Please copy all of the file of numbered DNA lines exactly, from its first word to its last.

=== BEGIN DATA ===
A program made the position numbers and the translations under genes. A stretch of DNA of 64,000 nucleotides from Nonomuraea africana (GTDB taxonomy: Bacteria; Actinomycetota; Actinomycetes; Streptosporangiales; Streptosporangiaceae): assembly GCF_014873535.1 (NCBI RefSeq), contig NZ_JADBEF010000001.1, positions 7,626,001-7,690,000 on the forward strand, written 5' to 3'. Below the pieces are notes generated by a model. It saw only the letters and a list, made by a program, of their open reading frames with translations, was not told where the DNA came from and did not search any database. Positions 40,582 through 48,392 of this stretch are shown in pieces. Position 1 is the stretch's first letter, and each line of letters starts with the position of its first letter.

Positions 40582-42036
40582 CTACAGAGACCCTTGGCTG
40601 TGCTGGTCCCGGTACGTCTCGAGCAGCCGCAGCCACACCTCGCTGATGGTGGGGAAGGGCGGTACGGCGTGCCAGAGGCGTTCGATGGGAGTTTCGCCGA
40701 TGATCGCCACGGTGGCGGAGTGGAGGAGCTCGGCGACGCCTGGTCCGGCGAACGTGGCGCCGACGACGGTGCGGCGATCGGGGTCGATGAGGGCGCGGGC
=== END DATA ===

A program made the position numbers and the translations under genes. A stretch of DNA of 64,000 nucleotides from Nonomuraea africana (GTDB taxonomy: Bacteria; Actinomycetota; Actinomycetes; Streptosporangiales; Streptosporangiaceae): assembly GCF_014873535.1 (NCBI RefSeq), contig NZ_JADBEF010000001.1, positions 7,626,001-7,690,000 on the forward strand, written 5' to 3'. Below the pieces are notes generated by a model. It saw only the letters and a list, made by a program, of their open reading frames with translations, was not told where the DNA came from and did not search any database. Positions 40,582 through 48,392 of this stretch are shown in pieces. Position 1 is the stretch's first letter, and each line of letters starts with the position of its first letter.

Positions 40582-42036
40582 CTACAGAGACCCTTGGCTG
40601 TGCTGGTCCCGGTACGTCTCGAGCAGCCGCAGCCACACCTCGCTGATGGTGGGGAAGGGCGGTACGGCGTGCCAGAGGCGTTCGATGGGAGTTTCGCCGA
40701 TGATCGCCACGGTGGCGGAGTGGAGGAGCTCGGCGACGCCTGGTCCGGCGAACGTGGCGCCGACGACGGTGCGGCGATCGGGGTCGATGAGGGCGCGGGC